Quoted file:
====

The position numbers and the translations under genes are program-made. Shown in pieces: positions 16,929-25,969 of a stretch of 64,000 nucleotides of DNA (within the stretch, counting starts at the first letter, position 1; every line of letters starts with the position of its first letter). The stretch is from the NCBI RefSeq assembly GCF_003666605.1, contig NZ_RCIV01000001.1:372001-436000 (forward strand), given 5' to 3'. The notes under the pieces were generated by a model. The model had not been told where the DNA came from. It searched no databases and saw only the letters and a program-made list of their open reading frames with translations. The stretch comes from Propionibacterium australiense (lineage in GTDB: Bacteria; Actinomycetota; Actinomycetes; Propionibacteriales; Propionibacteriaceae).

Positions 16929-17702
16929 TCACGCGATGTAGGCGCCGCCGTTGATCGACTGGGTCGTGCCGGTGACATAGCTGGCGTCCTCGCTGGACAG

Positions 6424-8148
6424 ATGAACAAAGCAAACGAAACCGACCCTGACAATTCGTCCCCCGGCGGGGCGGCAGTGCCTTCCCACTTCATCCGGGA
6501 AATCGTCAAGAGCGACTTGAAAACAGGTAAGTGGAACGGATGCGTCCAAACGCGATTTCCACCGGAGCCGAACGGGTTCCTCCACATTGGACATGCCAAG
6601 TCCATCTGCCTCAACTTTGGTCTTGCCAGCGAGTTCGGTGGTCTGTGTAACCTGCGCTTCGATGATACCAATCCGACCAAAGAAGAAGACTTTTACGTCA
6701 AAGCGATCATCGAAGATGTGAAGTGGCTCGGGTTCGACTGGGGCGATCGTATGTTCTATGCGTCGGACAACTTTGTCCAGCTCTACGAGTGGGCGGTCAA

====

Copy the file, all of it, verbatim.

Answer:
The position numbers and the translations under genes are program-made. Shown in pieces: positions 16,929-25,969 of a stretch of 64,000 nucleotides of DNA (within the stretch, counting starts at the first letter, position 1; every line of letters starts with the position of its first letter). The stretch is from the NCBI RefSeq assembly GCF_003666605.1, contig NZ_RCIV01000001.1:372001-436000 (forward strand), given 5' to 3'. The notes under the pieces were generated by a model. The model had not been told where the DNA came from. It searched no databases and saw only the letters and a program-made list of their open reading frames with translations. The stretch comes from Propionibacterium australiense (lineage in GTDB: Bacteria; Actinomycetota; Actinomycetes; Propionibacteriales; Propionibacteriaceae).

Positions 16929-17702
16929 TCACGCGATGTAGGCGCCGCCGTTGATCGACTGGGTCGTGCCGGTGACATAGCTGGCGTCCTCGCTGGACAG

Positions 6424-8148
6424 ATGAACAAAGCAAACGAAACCGACCCTGACAATTCGTCCCCCGGCGGGGCGGCAGTGCCTTCCCACTTCATCCGGGA
6501 AATCGTCAAGAGCGACTTGAAAACAGGTAAGTGGAACGGATGCGTCCAAACGCGATTTCCACCGGAGCCGAACGGGTTCCTCCACATTGGACATGCCAAG
6601 TCCATCTGCCTCAACTTTGGTCTTGCCAGCGAGTTCGGTGGTCTGTGTAACCTGCGCTTCGATGATACCAATCCGACCAAAGAAGAAGACTTTTACGTCA
6701 AAGCGATCATCGAAGATGTGAAGTGGCTCGGGTTCGACTGGGGCGATCGTATGTTCTATGCGTCGGACAACTTTGTCCAGCTCTACGAGTGGGCGGTCAA